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Tax season just got longer … again.

For a second year in a row — and a week after Maryland extended its 2021 filing and payment deadlines — the IRS has announced that the federal filling due date for individual taxpayers has been extended to May 17, though many in the profession believe the extension doesn’t go far enough.

The IRS says the extension is necessary to help taxpayers who have been negatively impacted by the COVID-19 pandemic, but the agency is dealing with some hardships of its own. The passage of the $1.9 trillion federal pandemic relief package on March 11 has left the IRS scrambling to send out millions of stimulus checks and update forms to reflect tax changes included in the relief package.

“The IRS wants to continue to do everything possible to help taxpayers navigate the unusual circumstances related to the pandemic, while also working on important tax administration responsibilities,” IRS Commissioner Chuck Rettig said. “Even with the new deadline, we urge taxpayers to consider filing as soon as possible, especially those who are owed refunds.”

Here are the specifics of the tax filing extension, directly from the IRS’s March 17 announcement:

Individual taxpayers can also postpone federal income tax payments for the 2020 tax year due on April 15, 2021, to May 17, 2021, without penalties and interest, regardless of the amount owed. This postponement applies to individual taxpayers, including individuals who pay self-employment tax. Penalties, interest and additions to tax will begin to accrue on any remaining unpaid balances as of May 17, 2021. Individual taxpayers will automatically avoid interest and penalties on the taxes paid by May 17.

Individual taxpayers do not need to file any forms or call the IRS to qualify for this automatic federal tax filing and payment relief. Individual taxpayers who need additional time to file beyond the May 17 deadline can request a filing extension until Oct. 15 by filing Form 4868 through their tax professional, tax software or using the Free File link on IRS.gov. Filing Form 4868 gives taxpayers until October 15 to file their 2020 tax return but does not grant an extension of time to pay taxes due. Taxpayers should pay their federal income tax due by May 17, 2021, to avoid interest and penalties.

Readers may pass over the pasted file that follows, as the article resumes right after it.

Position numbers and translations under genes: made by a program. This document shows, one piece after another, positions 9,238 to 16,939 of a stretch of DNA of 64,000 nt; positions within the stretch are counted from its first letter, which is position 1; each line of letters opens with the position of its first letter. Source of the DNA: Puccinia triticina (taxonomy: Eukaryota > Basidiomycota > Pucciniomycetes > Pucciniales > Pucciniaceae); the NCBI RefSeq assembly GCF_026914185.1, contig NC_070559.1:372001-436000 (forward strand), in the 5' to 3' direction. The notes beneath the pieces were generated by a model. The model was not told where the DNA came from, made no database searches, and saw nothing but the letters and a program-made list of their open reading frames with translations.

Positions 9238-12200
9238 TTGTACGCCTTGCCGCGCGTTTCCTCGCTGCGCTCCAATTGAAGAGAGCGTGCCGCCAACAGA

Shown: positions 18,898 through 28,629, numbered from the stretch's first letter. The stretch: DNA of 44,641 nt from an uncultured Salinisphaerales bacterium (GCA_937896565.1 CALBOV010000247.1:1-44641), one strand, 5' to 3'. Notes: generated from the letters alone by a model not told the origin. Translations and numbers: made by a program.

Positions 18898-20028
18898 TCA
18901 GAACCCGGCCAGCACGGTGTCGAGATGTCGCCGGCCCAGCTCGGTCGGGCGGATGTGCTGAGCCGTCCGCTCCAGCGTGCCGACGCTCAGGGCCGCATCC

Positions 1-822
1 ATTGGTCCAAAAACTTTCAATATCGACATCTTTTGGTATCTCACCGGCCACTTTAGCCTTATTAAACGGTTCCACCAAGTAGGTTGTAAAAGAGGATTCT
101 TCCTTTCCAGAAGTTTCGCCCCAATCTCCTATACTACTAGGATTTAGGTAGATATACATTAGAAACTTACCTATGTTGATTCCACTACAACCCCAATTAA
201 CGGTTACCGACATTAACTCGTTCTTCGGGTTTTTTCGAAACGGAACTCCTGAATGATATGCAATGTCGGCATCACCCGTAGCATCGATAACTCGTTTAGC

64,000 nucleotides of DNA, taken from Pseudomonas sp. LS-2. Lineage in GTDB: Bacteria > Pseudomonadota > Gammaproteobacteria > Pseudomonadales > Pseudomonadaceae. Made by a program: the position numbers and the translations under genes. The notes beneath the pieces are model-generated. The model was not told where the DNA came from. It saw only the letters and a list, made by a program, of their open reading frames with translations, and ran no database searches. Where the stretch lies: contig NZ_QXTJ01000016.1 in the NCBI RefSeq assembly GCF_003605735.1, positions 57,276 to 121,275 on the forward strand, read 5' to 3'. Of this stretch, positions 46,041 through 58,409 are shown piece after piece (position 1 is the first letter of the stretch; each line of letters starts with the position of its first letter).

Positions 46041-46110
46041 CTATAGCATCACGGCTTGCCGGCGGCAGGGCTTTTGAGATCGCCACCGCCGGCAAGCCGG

The IRS urges taxpayers who are due a refund to file as soon as possible. Most tax refunds associated with e-filed returns are issued within 21 days.

This relief does not apply to estimated tax payments that are due on April 15, 2021. These payments are still due on April 15. Taxes must be paid as taxpayers earn or receive income during the year, either through withholding or estimated tax payments. In general, estimated tax payments are made quarterly to the IRS by people whose income isn’t subject to income tax withholding, including self-employment income, interest, dividends, alimony or rental income. Most taxpayers automatically have their taxes withheld from their paychecks and submitted to the IRS by their employer.

The IRS said it will be providing formal guidance on the extension “in the coming days.”

‘Far too selective’
In a statement released after the IRS announcement, the American Institute of CPAs said millions of taxpayers will not benefit from the extension, especially considering the IRS’s decision to not extended the deadline for estimated tax payments.

“While we appreciate the IRS’ recognition that a filing deadline postponement is indeed necessary, the announcement is far too selective in who is receiving relief,” said AICPA President and CEO Barry Melancon. “In fact, the taxpayers who are most likely to benefit from this additional time are taxpayers who are able to meet the original filing deadline.”

The AICPA has been advocating for extending the federal filing deadline to June 15.

“Americans, individuals and small businesses have been impacted immeasurably,” Melancon continued. “The fact is virtually all aspects of the federal government and state and local governments have also been impacted. A fair assessment might conclude, for a variety of reasons, that the IRS has been affected more than other federal agencies. I believe taxpayers and practitioners understand this. It is commendable that the IRS wants to demonstrate a return to normalcy. However, the IRS, through no fault of their employees, is seeing significant backlogs, inundated phone lines, unopened mail by the millions and systems sending out unwarranted notices. Extending all tax returns due to June 15 exhibits an understanding of the IRS’ impact on the American public.”

Read the AICPA’s statement in its entirety.

Make your voices heard
Maryland CPAs who would like to join the profession’s call for a further extension of the federal tax filing deadline can follow the suggestions in either this MACPA Connect post or this document.

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